Pearly Costa

I collected them, so many of them, little discs of shimmering colour, white and silver and mucky and lovely. In a little velvetine bag I found in my Nan’s button collection.

They were, in truth, her buttons, and my aunt’s buttons and my great great aunt’s buttons and then my in-law’s buttons, but only the special ones. These ones I had singled out with their swirl of almost no colour.

They were what I sought.

No one really wanted them anymore, they didn’t wash well but I had plans, at least that was how it started. Some crazed concept of making jewellery to sell. And I did and it was made of buttons but not those buttons.

And at some point in my 20’s I stopped being hungry, stopped having to struggle, and the buttons got forgotten and lay in a green plastic box that had once had broken pin badges glued to it. I’d found my treasures in the street, washed into the gutter by the autumn rain. Scratched but beautiful and fine. They were mine, I found them and rescued them but now they were gone.

The buttons weren’t

I got given all the old hats and spanish style skirts and the shoes of the oldest and dead of our family, no one else who was young would take them. I was the only one within my clutch of cousins and half cousins and second cousins. The others saw it as macabre, but my great gran had always told me not to waste and so I ended up with it all.

I had a big house and kids who liked dress up and it was fine and I had an idea that I could sew them on and make patterns – like my great aunts did.

And the project sat, forlorn and gathering a disgraceful amount of dust in my attic. I’d gotten distracted by phones that could ping someone on the other side of the world and take photos and kids and dance recitals and the things I’d found in my mother’s kitchen.

Hidden at the back of the cupboards, glass and wood – a wash board. I remembered what to do with such things and it did not involve washing – I had a hard time finding metal thimbles that were sturdy and small enough for my fingers, pretty much that involved charity shops and car boot sales.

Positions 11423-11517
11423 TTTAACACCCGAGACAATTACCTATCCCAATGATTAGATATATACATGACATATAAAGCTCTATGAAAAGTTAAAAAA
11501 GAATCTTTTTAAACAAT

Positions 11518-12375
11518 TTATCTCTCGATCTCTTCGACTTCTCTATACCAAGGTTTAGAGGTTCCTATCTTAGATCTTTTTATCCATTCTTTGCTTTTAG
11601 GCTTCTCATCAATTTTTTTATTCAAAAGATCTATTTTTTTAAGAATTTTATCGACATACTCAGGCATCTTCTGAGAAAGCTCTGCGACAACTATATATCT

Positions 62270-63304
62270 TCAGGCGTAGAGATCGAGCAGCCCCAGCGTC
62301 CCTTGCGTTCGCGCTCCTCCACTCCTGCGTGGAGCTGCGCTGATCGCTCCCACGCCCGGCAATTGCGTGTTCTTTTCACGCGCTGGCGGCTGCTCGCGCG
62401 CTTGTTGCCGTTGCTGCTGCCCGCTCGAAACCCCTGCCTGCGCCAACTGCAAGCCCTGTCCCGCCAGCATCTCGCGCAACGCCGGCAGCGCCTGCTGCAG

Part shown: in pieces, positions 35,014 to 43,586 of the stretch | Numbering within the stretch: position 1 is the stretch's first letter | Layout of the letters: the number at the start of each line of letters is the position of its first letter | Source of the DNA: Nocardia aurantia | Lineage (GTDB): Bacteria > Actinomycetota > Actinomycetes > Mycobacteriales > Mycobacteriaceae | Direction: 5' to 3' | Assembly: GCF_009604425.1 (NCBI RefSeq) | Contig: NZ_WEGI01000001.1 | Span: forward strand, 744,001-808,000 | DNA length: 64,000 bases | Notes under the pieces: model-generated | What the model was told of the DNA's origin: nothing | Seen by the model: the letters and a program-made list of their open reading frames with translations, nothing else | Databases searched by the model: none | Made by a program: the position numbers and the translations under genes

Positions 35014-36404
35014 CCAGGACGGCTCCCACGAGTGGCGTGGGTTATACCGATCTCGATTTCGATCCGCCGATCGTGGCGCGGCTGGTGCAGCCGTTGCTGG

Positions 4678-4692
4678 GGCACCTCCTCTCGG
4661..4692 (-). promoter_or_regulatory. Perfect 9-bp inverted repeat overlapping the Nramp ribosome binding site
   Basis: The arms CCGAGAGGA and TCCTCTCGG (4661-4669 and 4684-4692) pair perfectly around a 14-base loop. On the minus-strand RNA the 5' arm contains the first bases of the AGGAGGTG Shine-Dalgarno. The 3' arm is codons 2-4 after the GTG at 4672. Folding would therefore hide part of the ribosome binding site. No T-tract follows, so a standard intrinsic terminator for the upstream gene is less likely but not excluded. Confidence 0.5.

I could rat-a-tat a beat upon the ridged blue surface, nothing like my great uncles, but it was a start.

Then I found beneath my parents side board there was an old tea chest, wooden and heavy and flaking from sea damage. It had been my granddad’s as he sailed out of the Thames and into the realms of ice seas in the north. It was full of photographs. I put them in albums of faux leather and satins after making them digital and sharing with an uncaring world.

The chest had a hole in it, I knew what that was for and the thrum of the music was driving me insane. It had to wait; there were birthday parties and late library books and music lessons. The eldest nicked my wash board and was a zillion times better at the wash and the beat and the chungungering than I was.

So another couple of years passed and I was well and firmly in my 30’s and cascading at a pace towards the big four O. I found yard broom handles in the DIY store were wood and sturdy and just the right size. The tea chest boom ba BOOMED and the little tap shoes of the middle kid skidded around the lid, she’d been doing this for years with toy boxes and hair ribbons and it was a fine thing – the tap moves made it, though it broke the box and we had to fix it.